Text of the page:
Zones of Regulation

As stated in our school vision, at New City Primary school we want all children to become responsible, confident members of a global society who can apply their experiences at New City to all future learning. A key way we hope to accomplish this is by supporting pupils emotional wellbeing and teaching them to develop strong self-regulation skills to enable them to become resilient in the face of challenge. In order to teach these self-regulation skills, we have implemented a ‘Zones of Regulation’ or ‘Zones’ approach across the school.

The Zones of Regulation is an internationally-renowned approach, designed by Leah Kuypers, an occupational therapist which helps children to manage difficult emotions, known as ‘self-regulation’. Self-regulation can go by many names such as ‘self-control’, ‘impulse management’ and ‘self-management’. Self-regulation is best described as the best state of alertness for a situation. For example, when your child takes part in a sports game, they would need to have a higher state of alertness than when, for example, they were working in a library.

From time to time, all of us (including adults) find it hard to manage strong feelings such as worry, anger, restlessness, fear or tiredness, and this stops us from getting on with our day effectively. Children who feel these emotions often find it hard to learn and concentrate in school. The Zones of Regulation aims to teach children strategies to help them cope with these feelings so they can get back to feeling calm and ready to learn. These coping strategies are called ‘self-regulation’.

At New City Primary School, we use the Zones of Regulation throughout the whole school. We want to teach all of our children good coping and regulation strategies so they can help themselves when they experience anxiety and stress. In the classroom, sometimes children panic when faced with a tricky learning problem or challenge. By teaching them how to cope with these feelings, we might make them better at tackling learning challenges and build better resilience so they don’t give up so easily when faced with difficulty.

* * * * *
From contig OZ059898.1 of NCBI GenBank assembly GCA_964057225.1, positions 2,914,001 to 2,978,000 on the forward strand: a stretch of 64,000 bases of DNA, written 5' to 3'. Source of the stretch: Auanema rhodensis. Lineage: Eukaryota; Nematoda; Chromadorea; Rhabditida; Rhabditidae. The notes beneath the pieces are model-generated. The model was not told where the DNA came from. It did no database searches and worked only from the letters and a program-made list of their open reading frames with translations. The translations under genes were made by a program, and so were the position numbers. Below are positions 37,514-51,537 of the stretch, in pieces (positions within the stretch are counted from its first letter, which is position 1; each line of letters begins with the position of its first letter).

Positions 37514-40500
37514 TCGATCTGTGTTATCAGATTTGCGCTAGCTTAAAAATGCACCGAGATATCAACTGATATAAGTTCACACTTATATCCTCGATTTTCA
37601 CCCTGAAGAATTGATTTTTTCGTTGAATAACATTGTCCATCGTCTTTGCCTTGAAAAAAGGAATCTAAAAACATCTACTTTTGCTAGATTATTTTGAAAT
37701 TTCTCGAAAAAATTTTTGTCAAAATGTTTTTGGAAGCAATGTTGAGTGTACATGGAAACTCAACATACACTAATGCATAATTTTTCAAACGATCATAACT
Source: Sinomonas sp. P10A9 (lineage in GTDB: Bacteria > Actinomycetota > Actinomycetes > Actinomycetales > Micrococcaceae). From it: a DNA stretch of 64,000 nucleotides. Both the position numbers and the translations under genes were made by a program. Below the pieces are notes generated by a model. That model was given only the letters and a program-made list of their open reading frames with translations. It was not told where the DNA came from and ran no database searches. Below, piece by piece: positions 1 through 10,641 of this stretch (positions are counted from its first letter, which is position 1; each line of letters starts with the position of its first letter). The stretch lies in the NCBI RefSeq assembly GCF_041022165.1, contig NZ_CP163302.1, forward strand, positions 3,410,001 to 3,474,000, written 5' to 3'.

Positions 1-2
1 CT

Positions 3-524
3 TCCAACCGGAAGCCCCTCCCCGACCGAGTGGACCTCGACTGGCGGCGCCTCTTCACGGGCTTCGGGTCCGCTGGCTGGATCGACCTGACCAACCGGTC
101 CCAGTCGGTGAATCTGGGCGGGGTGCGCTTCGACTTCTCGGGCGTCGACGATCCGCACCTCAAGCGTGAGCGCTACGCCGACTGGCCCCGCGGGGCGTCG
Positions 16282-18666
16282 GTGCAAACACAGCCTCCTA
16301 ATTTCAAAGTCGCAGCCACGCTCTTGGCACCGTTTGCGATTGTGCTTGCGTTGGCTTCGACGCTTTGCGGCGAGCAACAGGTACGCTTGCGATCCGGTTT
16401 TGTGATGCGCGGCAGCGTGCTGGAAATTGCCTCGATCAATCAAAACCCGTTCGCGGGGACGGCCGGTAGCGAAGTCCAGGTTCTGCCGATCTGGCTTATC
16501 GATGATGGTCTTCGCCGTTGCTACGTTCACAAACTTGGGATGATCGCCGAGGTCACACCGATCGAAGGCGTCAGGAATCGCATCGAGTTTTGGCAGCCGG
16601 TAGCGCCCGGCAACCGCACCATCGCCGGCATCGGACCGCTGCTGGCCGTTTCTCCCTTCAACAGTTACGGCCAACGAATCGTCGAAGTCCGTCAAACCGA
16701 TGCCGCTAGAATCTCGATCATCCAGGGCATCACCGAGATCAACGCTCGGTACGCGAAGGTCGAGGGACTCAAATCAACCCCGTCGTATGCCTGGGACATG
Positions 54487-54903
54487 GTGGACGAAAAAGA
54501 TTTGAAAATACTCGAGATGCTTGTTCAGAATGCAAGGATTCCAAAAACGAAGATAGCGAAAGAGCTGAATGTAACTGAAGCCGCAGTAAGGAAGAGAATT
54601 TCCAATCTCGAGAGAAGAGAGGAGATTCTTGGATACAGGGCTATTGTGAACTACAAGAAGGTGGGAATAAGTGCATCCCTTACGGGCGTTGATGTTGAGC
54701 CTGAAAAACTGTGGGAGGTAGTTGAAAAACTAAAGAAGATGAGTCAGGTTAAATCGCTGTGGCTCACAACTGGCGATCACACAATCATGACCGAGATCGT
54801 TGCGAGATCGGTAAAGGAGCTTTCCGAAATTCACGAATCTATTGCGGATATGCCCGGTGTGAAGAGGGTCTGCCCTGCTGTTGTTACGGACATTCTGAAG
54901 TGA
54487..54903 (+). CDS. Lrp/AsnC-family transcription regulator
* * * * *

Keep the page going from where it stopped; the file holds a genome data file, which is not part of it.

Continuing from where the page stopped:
We want children at New City to grow into successful, resilient and responsible young people. Teaching the children at a young age about managing their feelings will support them to adopt positive strategies to manage their emotional and mental health throughout their life.


What are the Zones?

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Blue Zone: Low level of arousal; not ready to learn; feels sad, sick, tired, bored, moving slowly.

Green Zone: Calm state of alertness; optimal level to learn; feels happy, calm, feeling okay, focused.

Yellow Zone: Heightened state of alertness; elevated emotions; has some control; feels frustrated, worried, silly/wiggly, excited, loss of some control.

Red Zone: Heightened state of alertness and intense emotions; not an optimal level for learning; out of control; feels mad/angry, terrified, yelling/hitting, elated, out of control.

The children are taught that everyone experiences all of the zones at different points. It will be explained to them that the Red and Yellow zones are not necessarily ‘bad/negative’ zones and that we may experience all of them at one time or another.


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How will my child learn about the Zones?

All staff throughout the school will use the language of the Zones during daily school life to describe their own emotions, and identify the emotions of others. There are interactive Zones displays in every classroom, to support pupils to share their emotions with their teachers and to remind pupils of the different regulation tools they can use to support themselves to feel calm and ready for learning. Additionally, all of our lunchtime supervisors and learning mentors who support pupils in the playground have ‘Zones’ keyrings to use with pupils during play and lunchtimes. Further to this, discrete lessons on the Zones of Regulation are taught termly during three dedicated drop-down days: 13th October 2023, 9th February 2024 and 7th June 2024.

Autumn term – Zones day


Zones of Regulation Day – 13.10.23